Which does in fact, raise plenty of concerns about his character.

Brown, the talented tight end, has a well documented history of violence. And one that very likely caused him to go undrafted altogether. In 2014, he got into a physical altercation with a teammate – an altercation that left his teammate, Matt Wogan, with a concussion. In 2016, he had another altercation with teammate, Paris Bostick.

And in 2015, Brown had a violent incident with a girlfriend in which he was accused of strangling her. In that particular case, the police noted that his girlfriend at the time, was the primary aggressor and Brown acted in self-defense. Though the incident did take place, neither were charged with anything over the incident.

The University of Oregon, in all three cases of Brown’s troubles, declined to punish him in any way.Which is understandable given the lack of arrest or charges in connection with his girlfriend. But fighting two teammates on two separate occasions?

The undeniable fact is that Brown has a history of violence – which should also raise plenty of concerns not just about his character, but what sort of teammate he would be.

Given the culture that Del Rio and McKenzie are doing their best to create – the good locker room, high character, glue guys – neither Brown, nor Zamora fit that profile. They both have the potential to be disruptive and divisive in the locker room.

The writer of the original piece is right to wave a few red flags about those two prospects. Both have “shady” backgrounds, no doubt. His concern is definitely noted, but it’s also misplaced. Perhaps, this writer should look to his own team and some of the “shady” characters on the Chiefs roster.

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Should we talk about Tyreek Hill and his well documented record of violence – against his then-pregnant girlfriend? Or how about Marcus Peters who has a resume that reads much like Brown’s – not a very good teammate while at the University of Washington?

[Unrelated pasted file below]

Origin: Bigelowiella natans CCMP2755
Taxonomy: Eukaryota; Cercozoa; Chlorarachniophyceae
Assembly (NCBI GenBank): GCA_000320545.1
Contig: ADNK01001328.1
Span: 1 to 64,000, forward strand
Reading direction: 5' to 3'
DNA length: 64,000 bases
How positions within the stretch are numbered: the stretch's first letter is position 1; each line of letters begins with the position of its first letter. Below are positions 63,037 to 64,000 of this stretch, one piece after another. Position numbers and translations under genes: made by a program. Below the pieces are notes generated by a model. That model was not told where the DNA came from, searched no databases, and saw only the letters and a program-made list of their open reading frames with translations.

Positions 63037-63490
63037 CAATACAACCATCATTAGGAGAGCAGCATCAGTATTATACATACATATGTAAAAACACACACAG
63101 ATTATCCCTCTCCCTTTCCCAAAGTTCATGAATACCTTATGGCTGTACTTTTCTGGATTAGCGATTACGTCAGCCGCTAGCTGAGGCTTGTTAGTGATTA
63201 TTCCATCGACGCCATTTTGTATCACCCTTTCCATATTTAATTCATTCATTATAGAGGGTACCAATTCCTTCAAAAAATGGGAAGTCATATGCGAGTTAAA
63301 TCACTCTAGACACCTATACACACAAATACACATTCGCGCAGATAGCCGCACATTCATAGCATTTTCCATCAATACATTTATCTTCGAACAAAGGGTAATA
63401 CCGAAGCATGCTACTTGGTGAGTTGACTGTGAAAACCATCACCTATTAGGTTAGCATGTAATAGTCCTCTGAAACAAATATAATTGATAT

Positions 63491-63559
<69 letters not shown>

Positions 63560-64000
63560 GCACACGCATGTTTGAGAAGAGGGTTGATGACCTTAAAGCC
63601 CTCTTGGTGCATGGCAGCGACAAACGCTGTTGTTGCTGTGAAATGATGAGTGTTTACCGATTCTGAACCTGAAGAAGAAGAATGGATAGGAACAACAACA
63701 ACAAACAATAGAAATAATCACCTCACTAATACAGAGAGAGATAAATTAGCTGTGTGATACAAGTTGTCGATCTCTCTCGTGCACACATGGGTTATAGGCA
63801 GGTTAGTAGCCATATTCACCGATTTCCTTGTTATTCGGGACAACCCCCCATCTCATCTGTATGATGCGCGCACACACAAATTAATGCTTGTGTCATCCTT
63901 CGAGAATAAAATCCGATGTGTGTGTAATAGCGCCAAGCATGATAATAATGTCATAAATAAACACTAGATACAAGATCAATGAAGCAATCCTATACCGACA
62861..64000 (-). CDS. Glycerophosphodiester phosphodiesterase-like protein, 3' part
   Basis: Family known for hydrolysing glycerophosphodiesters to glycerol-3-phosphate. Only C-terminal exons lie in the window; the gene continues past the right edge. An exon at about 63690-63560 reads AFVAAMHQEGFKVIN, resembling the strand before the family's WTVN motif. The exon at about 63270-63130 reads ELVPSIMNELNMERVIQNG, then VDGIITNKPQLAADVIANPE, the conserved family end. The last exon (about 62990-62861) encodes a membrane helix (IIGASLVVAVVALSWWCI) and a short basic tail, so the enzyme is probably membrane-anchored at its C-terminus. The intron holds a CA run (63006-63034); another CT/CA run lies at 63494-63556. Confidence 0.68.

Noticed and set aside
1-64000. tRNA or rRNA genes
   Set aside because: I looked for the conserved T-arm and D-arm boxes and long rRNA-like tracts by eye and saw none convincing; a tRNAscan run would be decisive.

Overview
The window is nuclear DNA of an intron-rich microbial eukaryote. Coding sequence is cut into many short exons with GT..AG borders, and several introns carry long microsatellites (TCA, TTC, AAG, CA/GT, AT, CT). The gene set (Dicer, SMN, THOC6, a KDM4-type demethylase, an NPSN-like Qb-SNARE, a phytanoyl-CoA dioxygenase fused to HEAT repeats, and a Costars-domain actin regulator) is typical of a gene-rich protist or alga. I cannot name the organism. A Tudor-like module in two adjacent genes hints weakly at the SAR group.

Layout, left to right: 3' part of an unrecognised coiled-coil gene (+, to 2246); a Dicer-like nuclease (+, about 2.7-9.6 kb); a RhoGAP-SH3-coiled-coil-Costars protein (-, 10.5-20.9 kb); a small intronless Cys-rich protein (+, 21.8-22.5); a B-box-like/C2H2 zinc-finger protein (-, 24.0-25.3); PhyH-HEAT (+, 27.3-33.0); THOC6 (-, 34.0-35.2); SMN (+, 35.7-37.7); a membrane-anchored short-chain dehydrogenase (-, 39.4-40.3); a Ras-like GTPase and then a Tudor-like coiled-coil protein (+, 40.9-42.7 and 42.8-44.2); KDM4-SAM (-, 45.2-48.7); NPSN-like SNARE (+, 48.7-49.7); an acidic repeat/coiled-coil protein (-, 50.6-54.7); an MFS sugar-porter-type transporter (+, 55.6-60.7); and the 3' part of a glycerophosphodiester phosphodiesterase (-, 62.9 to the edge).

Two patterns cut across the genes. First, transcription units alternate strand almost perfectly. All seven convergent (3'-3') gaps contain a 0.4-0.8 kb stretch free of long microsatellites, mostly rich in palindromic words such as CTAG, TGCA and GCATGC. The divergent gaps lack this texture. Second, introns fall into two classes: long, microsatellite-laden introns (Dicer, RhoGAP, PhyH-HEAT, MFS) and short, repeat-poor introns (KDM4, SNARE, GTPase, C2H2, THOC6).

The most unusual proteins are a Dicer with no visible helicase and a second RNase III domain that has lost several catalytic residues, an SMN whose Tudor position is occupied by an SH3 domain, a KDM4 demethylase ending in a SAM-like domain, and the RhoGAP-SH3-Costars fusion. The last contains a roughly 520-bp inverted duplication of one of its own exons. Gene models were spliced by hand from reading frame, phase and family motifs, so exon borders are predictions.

All of that being said, it would have been preferable to many if Zamora and Brown weren’t invited to camp. If McKenzie had stuck to his stated goal of winning the right way, with high character guys. Neither Brown, nor Zamora would seem to fall into that category.

But the reality is, both face a tremendous uphill battle to earn a spot on the 53-man roster, and neither will likely be in a Silver and Black jersey when the season opens. So, at least there’s that.

The fact of the matter though – and one this writer, as well as countless others – tend to overlook is that the Raiders are the only team in the entire league to not have a player arrested over the last three years. Let’s repeat that, since it seems relevant and a fact many are having a hard time grasping: The Oakland Raiders are the only team in the entire league to not have a player arrested over the last three years.

So, given that indisputable fact, it doesn’t really seem to mesh well with the writer’s original narrative – which was that the Raiders are becoming a “haven” for players with questionable backgrounds. It’s actually the exact opposite of that.

Unless you consider two players out of 90, a “haven.” In which case, it would likely be advisable to break out a dictionary and look up the meaning of the word.

The concern for Oakland’s locker room culture – expressed by a Chief’s fan – is sweet. But the fact that the division rivals would spend that amount of time trying to tear down what the Raiders are building says a lot about which way the winds seem to be blowing in the AFC West.